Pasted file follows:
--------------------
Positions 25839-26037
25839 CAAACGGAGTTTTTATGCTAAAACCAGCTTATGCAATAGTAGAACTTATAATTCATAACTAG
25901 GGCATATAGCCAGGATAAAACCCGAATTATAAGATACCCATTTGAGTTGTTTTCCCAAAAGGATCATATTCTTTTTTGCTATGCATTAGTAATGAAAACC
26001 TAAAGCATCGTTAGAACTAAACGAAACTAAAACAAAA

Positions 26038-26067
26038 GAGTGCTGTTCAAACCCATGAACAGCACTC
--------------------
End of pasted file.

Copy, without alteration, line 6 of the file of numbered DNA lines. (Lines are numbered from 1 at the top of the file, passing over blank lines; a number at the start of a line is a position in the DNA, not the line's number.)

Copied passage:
26038 GAGTGCTGTTCAAACCCATGAACAGCACTC